The Malagasy language is closer to that of Borneo than Africa, because it was Pacific Islanders who substantially settled the island. I hate to oversimplify, but I'm giving you the "101" remember. The French annexed the island in the very late 19th century, until independence in 1960, and the educated (and my suppliers) speak French to this day. A good thing, since I do not speak Malagasy!
There are a few other strange twists in the tale, but I will stop here for now.
Madagascar has been struggling for years to break free from its poverty. The situation has become more difficult since January 2009, when the President of the country was challenged by the mayor of the capitol city, Antananarivo. The President eventually stepped down. It's a very sad situation for the citizens; my suppliers tell me they try to get out and continue with their lives, but I know in my heart that it is a difficult situation for them. We have nonetheless been able to transact business, and the summer order is now in Los Angeles.
I have not been to Madagascar yet, though of course I very much want to see the country and meet my suppliers. It is a 10+ hour flight from Paris, and Air France is basically the only way to get there, and it's a long haul by any measure. I hope to go in the next year, but that will depend on my time and the political situation.
In the meantime, I have wanted to work on an informal micro-finance program. Some friends at the U.N. are working on a formal program; (the U.N. and the World Bank both support Madagascar and my suppliers). I have a lovely, respectful and collaborative relationship with my suppliers. The baskets are produced under conditions of Fair Trade and Fair Wage; your purchases are helping my suppliers in Madagascar.
Aux mes fournisseurs: je suis tres fiere des toutes vos travailles cette annee; avec toutes mes remerciements et meilleurs voeux,

Wednesday, May 20, 2009

As Seen in Coastal Living

It arrived preview copy of the June edition of Coastal Living Magazine, featuring our large St. Tropez basket in rose pink on page 22! The Editors said they loved it, and the layout on the page is so sharp. We are in great company, there are several pages of beach-style items, all filled with so many beautiful pieces at all price ranges; I was also really happy to see the article on the previous page about Sally Bartz and her Halsea line; I met Sally a few weeks ago at the Corona del Mar market and hope we'll stay in touch.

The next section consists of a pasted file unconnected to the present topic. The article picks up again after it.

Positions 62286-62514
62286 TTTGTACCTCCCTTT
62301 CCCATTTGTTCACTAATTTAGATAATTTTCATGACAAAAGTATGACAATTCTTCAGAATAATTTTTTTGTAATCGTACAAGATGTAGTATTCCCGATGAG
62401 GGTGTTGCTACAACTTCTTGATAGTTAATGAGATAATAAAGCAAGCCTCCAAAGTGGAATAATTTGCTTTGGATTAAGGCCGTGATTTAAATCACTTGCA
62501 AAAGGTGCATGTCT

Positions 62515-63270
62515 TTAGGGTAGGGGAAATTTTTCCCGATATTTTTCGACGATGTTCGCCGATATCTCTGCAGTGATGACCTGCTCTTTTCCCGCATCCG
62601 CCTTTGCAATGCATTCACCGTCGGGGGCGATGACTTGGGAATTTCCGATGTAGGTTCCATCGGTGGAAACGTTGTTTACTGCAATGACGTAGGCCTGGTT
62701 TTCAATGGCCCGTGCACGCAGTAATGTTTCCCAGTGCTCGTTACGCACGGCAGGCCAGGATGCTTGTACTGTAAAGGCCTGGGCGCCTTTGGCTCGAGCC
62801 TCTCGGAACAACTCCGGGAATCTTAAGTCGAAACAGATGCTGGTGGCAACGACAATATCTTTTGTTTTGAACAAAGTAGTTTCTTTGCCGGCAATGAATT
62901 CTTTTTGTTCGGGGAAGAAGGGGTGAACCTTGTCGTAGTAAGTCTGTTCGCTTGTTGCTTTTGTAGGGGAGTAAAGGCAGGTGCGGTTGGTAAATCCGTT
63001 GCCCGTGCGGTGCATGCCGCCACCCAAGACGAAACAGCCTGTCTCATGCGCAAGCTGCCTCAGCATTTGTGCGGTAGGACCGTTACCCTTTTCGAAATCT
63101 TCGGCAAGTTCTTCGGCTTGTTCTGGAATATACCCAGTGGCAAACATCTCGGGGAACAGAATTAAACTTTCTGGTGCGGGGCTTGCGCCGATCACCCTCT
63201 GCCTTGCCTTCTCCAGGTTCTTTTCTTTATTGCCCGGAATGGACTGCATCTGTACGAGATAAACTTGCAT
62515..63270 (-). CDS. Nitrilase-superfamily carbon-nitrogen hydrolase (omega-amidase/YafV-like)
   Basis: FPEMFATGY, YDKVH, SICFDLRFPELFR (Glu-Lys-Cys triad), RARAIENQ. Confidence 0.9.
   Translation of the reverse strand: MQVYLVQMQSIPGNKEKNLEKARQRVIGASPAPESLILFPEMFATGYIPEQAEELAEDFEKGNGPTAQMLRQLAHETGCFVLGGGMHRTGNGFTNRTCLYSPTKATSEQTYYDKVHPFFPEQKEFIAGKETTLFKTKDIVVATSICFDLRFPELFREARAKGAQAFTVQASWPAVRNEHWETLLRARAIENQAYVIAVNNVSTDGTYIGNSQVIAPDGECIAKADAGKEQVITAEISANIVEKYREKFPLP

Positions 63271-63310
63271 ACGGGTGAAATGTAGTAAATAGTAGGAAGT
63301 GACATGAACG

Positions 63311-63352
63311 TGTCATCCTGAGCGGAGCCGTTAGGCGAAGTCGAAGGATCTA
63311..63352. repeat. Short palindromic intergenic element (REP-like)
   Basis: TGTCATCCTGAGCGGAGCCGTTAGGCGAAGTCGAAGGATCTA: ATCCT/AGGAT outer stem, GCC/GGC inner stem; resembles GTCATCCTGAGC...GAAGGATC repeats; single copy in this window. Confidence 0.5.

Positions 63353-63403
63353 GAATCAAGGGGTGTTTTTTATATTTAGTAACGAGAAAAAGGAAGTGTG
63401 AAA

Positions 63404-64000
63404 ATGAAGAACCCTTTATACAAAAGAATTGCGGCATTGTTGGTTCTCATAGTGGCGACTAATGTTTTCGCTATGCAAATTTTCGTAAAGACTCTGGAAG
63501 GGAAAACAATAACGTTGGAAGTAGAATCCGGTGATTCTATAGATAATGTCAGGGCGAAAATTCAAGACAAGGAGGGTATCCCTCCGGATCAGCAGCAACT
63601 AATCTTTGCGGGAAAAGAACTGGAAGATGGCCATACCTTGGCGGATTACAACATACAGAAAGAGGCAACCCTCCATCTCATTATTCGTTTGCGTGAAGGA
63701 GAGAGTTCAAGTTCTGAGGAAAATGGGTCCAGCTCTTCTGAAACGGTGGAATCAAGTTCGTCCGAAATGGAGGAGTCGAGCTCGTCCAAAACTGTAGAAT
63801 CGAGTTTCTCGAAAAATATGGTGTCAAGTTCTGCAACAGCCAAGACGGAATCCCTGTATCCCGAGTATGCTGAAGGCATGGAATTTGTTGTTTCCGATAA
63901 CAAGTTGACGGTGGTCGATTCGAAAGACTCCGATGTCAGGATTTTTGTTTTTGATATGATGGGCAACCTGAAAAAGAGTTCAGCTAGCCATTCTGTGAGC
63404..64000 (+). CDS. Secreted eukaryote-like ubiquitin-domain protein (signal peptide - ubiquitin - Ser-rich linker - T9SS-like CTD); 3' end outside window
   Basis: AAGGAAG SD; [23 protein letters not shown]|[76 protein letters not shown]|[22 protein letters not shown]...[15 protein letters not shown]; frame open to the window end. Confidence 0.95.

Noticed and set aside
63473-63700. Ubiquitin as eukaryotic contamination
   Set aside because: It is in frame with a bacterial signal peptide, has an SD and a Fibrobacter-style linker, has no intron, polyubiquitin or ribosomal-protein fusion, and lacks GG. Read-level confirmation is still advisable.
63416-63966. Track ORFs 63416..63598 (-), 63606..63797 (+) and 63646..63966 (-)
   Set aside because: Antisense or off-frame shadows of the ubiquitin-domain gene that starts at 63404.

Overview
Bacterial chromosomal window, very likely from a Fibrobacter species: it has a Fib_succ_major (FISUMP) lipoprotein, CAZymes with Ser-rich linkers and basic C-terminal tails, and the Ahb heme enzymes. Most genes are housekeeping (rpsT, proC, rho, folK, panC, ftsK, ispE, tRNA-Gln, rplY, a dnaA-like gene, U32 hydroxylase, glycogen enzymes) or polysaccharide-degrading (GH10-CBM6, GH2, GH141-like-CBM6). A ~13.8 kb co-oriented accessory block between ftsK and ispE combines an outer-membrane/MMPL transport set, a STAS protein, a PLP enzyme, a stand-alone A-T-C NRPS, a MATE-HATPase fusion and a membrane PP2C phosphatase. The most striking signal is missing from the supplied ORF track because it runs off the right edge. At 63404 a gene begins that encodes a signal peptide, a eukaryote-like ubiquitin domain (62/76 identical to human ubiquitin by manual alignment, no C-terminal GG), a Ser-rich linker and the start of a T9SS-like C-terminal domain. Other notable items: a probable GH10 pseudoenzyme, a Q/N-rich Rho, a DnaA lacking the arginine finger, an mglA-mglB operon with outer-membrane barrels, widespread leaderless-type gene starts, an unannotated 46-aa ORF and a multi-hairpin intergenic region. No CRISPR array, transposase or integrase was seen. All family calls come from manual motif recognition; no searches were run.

I did a quickie job on the scan, sorry! I also did not do that stupid sharpie-circle around the basket, you can't miss it on the page.
The St. Tropez basket is "the classic" and has consistently been one of my best sellers; it's a beautiful basket, well made, trimmed in leather; and who doesn't love pink??! I also carry it in Fuchsia, Yellow, Green, Orange and Blue, and some with black handles (better for fall and winter, and for men). I'll be featuring the Rose pink in the markets in the next few weeks, with the magazine page.
This weekend of course for Memorial Day the booth will be all tricked out in red white & blue and lots of American flag motifs. I'll do lots of blue baskets and some neutral and fuchsia; I don't do red on the baskets, for now. Bunting is wonderful for me, because I just have to reverse it after July 4th and I'll be ready for Bastille Day.

Monday, May 18, 2009

Jennifer's Cart, Reflection of Her Style

Every farmers market has a different feel, and a different energy. The space to be occupied has a lot to do with the energy. When people are close, in a smaller space, the energy gets concentrated and amplified.
This was the case yesterday in Pali; it's a much smaller space than Brentwood, for example, which is quite expansive. Even Calabasas and CdM feel larger. But it was still a good energy, like a tight, NYC type of energy. Lots of activity, lots of talking and lots of hawking.
Onto this scene came Jennifer McColm and her sister, late morning; if you don't know Jennifer, she is the mastermind CEO behind the many California Certified Farmers Markets in LA, ( and in addition to being a very gracious person, she is a savy business lady and an ardent advocate of a greener lifestyle, all with a keen eye to style and shape and color. I first met Jennifer in Calabasas market, last year; she instantly recognized that I had a European feel to my booth: European baskets, natural products, displayed in an unpretentious style, in baskets of osier blanc rather than plastic crates.